Applied Microbiology and Biotechnology

, Volume 63, Issue 1, pp 42–50 | Cite as

Cloning of a gene encoding thermostable cellobiohydrolase from Thermoascus aurantiacus and its expression in yeast

Original Paper

Abstract.

A gene encoding a cellobiohydrolase (CBH) was isolated from Thermoascus aurantiacus IFO 9748 and designated as cbh1. The deduced amino acid sequence encoded by cbh1 showed high homology with the sequence of glycoside hydrolase family 7. To confirm the sequence of the gene encoding the CBH, the cloned gene was expressed in the yeast Saccharomyces cerevisiae, in which no cellulase activity was found, and the gene product was purified and subjected to enzymatic characterization. The recombinant enzyme was confirmed as a CBH by analysis of the reaction product and designated as CBHI. Recombinant CBHI retained more than 80% of its initial activity after 1 h of incubation at 65 °C and was stable in the pH range 3.0–9.0. The optimal temperature for enzyme activity was about 65 °C and the optimal pH was about 6.0. The recombinant enzyme was found to be highly glycosylated and this glycosylation was shown to contribute to the thermostability of the enzyme. CBHI expression was shown to be induced at higher temperature in T. aurantiacus.

References

  1. Altschul SF, Madden TL, Schaffer AA, Zhang J, Zhang Z, Miller W, Lipman DJ (1997): Gapped BLAST and PSI-BLAST: a new generation of protein database search programs. Nucleic Acids Res 25:3389–3402PubMedGoogle Scholar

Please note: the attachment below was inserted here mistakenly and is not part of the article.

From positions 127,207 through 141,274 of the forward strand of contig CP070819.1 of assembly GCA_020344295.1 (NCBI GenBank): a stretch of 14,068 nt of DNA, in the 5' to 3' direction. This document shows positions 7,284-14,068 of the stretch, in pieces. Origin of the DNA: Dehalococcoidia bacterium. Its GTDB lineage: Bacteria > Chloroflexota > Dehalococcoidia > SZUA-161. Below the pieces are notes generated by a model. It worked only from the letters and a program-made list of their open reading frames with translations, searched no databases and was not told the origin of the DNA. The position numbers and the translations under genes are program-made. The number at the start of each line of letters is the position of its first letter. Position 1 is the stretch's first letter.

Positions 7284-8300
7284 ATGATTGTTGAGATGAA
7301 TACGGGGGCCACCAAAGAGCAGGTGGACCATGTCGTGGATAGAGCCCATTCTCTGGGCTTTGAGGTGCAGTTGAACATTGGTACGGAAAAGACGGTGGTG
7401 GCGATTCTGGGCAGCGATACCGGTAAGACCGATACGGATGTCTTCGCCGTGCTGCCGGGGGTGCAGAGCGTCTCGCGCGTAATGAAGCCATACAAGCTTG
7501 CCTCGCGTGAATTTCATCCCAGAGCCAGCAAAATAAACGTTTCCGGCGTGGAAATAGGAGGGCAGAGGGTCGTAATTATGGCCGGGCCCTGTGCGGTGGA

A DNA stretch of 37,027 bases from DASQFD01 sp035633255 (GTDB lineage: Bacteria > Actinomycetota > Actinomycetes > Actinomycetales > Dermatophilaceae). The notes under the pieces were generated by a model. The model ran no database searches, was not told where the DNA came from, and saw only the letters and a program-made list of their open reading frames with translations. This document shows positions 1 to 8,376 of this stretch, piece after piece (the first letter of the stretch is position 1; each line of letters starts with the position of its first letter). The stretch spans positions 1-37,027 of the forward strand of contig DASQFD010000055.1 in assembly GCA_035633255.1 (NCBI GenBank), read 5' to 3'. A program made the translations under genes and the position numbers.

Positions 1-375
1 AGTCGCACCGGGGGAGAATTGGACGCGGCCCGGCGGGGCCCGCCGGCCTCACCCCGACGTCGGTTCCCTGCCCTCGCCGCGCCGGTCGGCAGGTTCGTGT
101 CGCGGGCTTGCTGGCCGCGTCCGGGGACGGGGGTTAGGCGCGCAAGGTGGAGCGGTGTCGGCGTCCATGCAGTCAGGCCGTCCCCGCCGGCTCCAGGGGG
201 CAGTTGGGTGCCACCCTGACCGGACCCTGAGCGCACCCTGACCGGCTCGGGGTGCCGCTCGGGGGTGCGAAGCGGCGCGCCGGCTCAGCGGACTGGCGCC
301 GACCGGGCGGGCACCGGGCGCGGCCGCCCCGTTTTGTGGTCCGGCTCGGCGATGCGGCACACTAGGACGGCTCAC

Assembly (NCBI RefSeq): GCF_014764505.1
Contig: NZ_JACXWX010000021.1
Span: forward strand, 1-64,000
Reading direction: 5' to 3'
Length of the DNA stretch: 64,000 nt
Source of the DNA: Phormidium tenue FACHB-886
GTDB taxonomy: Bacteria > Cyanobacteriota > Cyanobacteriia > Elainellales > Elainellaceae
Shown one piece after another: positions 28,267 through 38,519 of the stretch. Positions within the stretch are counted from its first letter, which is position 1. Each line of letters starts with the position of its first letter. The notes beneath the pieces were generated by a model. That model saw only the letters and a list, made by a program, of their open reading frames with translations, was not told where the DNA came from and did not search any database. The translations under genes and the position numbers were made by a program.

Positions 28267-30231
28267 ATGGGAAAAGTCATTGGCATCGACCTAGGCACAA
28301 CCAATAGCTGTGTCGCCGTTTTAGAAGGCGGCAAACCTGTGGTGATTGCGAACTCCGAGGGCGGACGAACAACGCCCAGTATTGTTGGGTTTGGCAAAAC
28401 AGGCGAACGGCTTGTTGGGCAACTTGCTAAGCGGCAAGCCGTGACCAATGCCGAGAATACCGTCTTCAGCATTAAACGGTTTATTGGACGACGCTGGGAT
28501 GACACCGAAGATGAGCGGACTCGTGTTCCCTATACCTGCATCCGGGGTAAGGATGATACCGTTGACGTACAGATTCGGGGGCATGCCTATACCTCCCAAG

2. Aro N, Saloheimo A, Ilmen M, Penttila M (2001) ACEII, a novel transcriptional activator involved in regulation of cellulase and xylanase genes of Trichoderma reesei. J Biol Chem 276:24309–24314PubMedGoogle Scholar
  3. Bradford MM (1976): A rapid and sensitive method for the quantitation of microgram quantities of protein using the principle of protein–dye binding. Anal Biochem 72:248–252CrossRefPubMedGoogle Scholar
  4. Chomczynski P, Sacchi N (1987) Single-step method of RNA isolation by acid guanidinium thiocyanate phenol chloroform extraction. Anal Biochem 162:156–159PubMedGoogle Scholar
  5. Deshpande MV, Pettersson LG, Eriksson KE (1988) Selective assay for exo-1,4-beta-glucanase. In: Wood WA, Kellogg ST (eds) Methods in enzymology, vol 160. Academic Press, San Diego, pp 126–130Google Scholar
  6. Feldman KA, Lovett JS, Tsao GT (1988) Isolation of the cellulase enzymes from the thermophilic fungus Thermoascus aurantiacus and regulation of enzyme production. Enzyme Microb Technol 10:262–271CrossRefGoogle Scholar
  7. Gielkens MM, Dekkers E, Visser J, Graaff LH de (1999) Two cellobiohydrolase-encoding genes from Aspergillus niger Require d-xylose and the xylanolytic transcriptional activator XlnR for their expression. Appl Environ Microbiol 65:4340–4345PubMedGoogle Scholar
  8. Gomes I, Gomes J, Gomes DJ, Steiner W (2000) Simultaneous production of high activities of thermostable endoglucanase and β-glucosidase by the wild thermophilic fungus Thermoascus aurantiacus. Appl Microbiol Biotechnol 53:461–468CrossRefPubMedGoogle Scholar
  9. Gubler U, Hoffman BJ (1983) A simple and very efficient method for generating cDNA libraries. Gene 25:263–269PubMedGoogle Scholar
  10. Hong J, Tamaki H, Akiba S, Yamamoto K, Kumagai H (2001) Cloning of a gene encoding a highly stable endo-β-1,4-glucanase from Aspergillus niger and its expression in yeast. J Biosci Bioeng 92:434–441CrossRefGoogle Scholar